The Paperfuge: A 20-Cent Device That Could Transform Health Care

An article in the Wired, brings into focus a paper and string arrangement which does not look like anything of value. However, the article calls this innovation by Manu Prakash , a bio-engineer from Stanford University,  a minor miracle. Prakash’s innovation is an inexpensive centrifuge, aptly called “Paperfuge”. Paperfuge is made of  paper, string and plastic and does not use electricity. It achieves 125000 rpm, enough to separate plasma from blood  an important step in many critical diagnosis tests. It does all this weighing 2 grams and costing less than 20 rupees.


Manu Prakash demonstrates how to use a Paperfuge, an ultra-affordable, hand-powered centrifuge made of paper and string.

Video: Manu Prakash demonstrates how to use a Paperfuge, an ultra-affordable, hand-powered centrifuge made of paper and string.PRAKASH ET AL.

A serial innovator, Prakash made believes in frugal science. He developed a folding paper microscope using origami in 2012.

This innovation has made available centrifuges, which can fit into pockets, to remote villages where power is uncertain.  For more details refer to the Wired article. (wired | 2017_10th_Jan)

Milk adulteration detection kit

Avisek Barla from Indian Insitute of Technology, Madras with the help of his team member Sameer Sharma, Srikiran Chandrasekaran, Junaid Babu, Aparajitha K and guide Dr Ashwin Mahalingam developed a Milk adulteration detection kit.

A paper strip through which tests for five adulterants (glucose, urea, detergent, starch and fat) can be done simultaneously has been developed. Ayan has been designed keeping the end user in mind. The unique selling proposition is the number of tests it can perform at a very low production cost of Rs 1.60.

milk-adulteration-detection-kitThe user needs to dip one end of the test strip in the milk and, through the natural capillary action, the milk reacts with the reagents in their respective reaction zones. The results can be seen through the change in colour that occurs. This is a capillary-type microfluidic device. The chemicals are printed on the paper using a normal inkjet printer. Paper as a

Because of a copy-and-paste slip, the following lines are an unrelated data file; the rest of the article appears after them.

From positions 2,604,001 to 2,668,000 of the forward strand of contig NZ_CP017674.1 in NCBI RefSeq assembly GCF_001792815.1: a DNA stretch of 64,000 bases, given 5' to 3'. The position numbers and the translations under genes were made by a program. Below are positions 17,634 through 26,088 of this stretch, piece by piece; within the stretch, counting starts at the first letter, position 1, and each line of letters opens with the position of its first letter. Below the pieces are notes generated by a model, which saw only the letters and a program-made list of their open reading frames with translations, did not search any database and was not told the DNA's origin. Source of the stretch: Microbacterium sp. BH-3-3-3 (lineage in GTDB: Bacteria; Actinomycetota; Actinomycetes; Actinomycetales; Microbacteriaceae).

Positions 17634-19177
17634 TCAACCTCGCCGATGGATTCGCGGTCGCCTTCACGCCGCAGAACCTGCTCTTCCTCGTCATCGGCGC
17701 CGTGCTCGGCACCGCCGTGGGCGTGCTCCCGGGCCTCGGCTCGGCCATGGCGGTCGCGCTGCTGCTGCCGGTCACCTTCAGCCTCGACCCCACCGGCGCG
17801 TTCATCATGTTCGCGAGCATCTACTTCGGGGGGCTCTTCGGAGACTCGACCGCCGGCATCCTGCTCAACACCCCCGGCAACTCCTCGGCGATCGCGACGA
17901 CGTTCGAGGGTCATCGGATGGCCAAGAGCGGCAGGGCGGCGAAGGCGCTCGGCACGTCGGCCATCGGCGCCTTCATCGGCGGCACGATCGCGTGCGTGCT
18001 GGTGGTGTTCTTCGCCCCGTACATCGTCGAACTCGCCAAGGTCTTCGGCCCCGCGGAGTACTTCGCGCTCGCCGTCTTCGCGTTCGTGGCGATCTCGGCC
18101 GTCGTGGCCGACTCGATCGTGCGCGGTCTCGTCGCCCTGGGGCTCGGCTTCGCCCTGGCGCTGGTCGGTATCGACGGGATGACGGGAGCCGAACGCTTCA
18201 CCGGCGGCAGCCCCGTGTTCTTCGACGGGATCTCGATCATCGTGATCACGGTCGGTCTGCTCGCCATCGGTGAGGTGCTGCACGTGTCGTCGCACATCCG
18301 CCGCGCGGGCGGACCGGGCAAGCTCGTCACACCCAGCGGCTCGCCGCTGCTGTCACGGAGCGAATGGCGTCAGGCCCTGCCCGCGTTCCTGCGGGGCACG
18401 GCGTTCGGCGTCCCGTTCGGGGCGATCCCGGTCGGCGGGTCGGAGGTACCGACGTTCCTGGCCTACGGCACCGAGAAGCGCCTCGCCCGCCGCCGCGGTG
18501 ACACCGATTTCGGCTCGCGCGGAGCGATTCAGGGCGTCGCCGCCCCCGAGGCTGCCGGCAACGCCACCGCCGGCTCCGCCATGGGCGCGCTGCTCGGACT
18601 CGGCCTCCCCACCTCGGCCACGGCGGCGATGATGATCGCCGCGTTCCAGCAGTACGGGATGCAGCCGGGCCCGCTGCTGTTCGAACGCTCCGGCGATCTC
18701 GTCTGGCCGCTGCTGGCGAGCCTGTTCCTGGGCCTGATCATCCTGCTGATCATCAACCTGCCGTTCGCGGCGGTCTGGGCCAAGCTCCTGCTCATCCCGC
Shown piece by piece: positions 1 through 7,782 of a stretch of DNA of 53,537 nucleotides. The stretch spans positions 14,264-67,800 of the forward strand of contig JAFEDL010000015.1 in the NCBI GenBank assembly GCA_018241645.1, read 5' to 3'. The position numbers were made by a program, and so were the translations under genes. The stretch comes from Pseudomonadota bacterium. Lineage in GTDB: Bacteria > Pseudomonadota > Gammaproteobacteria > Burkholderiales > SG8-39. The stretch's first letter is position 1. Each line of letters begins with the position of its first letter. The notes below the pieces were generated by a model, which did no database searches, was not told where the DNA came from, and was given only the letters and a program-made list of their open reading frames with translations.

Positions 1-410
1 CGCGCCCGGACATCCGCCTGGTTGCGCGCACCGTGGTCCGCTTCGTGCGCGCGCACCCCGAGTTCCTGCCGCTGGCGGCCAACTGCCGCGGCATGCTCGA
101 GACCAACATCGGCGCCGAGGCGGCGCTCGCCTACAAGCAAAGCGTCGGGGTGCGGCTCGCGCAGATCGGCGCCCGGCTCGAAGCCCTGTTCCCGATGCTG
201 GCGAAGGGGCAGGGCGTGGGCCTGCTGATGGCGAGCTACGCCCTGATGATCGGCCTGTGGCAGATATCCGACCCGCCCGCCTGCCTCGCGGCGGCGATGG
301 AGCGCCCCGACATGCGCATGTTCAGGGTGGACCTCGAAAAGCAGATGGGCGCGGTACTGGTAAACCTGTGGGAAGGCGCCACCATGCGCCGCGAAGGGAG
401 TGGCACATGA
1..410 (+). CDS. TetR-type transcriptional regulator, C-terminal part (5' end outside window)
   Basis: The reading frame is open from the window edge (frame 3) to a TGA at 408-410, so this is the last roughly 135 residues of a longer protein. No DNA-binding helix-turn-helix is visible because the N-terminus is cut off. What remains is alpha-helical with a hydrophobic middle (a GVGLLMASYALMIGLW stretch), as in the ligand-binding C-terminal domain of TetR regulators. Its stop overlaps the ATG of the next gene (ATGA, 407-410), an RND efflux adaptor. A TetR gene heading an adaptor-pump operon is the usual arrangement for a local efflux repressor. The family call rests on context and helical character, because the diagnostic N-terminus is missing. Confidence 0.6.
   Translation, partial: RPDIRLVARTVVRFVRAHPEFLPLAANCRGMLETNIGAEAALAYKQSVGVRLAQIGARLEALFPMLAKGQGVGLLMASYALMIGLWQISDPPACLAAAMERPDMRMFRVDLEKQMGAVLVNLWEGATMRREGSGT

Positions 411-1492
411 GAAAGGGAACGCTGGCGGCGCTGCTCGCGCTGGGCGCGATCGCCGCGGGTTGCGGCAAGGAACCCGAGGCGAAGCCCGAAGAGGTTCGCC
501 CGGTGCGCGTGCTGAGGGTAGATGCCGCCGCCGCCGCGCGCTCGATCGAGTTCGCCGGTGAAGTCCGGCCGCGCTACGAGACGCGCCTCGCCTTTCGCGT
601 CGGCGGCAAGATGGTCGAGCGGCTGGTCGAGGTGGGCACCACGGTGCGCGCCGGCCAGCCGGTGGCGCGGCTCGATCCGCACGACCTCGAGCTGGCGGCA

medium and chemicals in small quantity bring down the costs. Ayan pro is an industrial grade device which will sport a microfluidic chip, image processing unit and a spectrophotometer.scaled up prototype for testing has been developed.

For this invention, They received appreciation award in Gandhian Young Technological Innovation Award 2016 organized by SRISTI at Rashtrapati Bhawan, New Delhi.

Application of nanomaterial to analyse strength of concrete

Ms Dhafani Ishita & Mr Sadariya Gautam from Vyavasayi Vidya Pratishthan’s Sanch College of Engineering, Rajkot developed an Application of nanomaterial to analyse strength of concrete with the help of their guides Mr Hitesh Ashani & Dr Davit Dhruv.

Cement-based materials have poor mechanical properties and are highly permeable to water and other aggressive chemicals. This reduces their durability and strength. Nanotechnology is applied in understanding of the hydration of cement particles. There are various ways to incorporate nanotechnology into concrete that will greatly improve its desirable properties like durability, strength, ductility, cleanliness, etc. Fineness test, consistency test, initial and final setting time, and soundness test are done after the addition of these nanoparticles in cement and its properties are studied.application-of-nanomaterial-to-analyse-strength-of-concreteA substantial improvement in the mechanical properties and durability of cementation materials is observed with assimilation of nanomaterials such as nano-Al2O3, carbon nanotubes, etc. If the performance of the basic civil engineering raw materials is enhanced, the productivity will increase.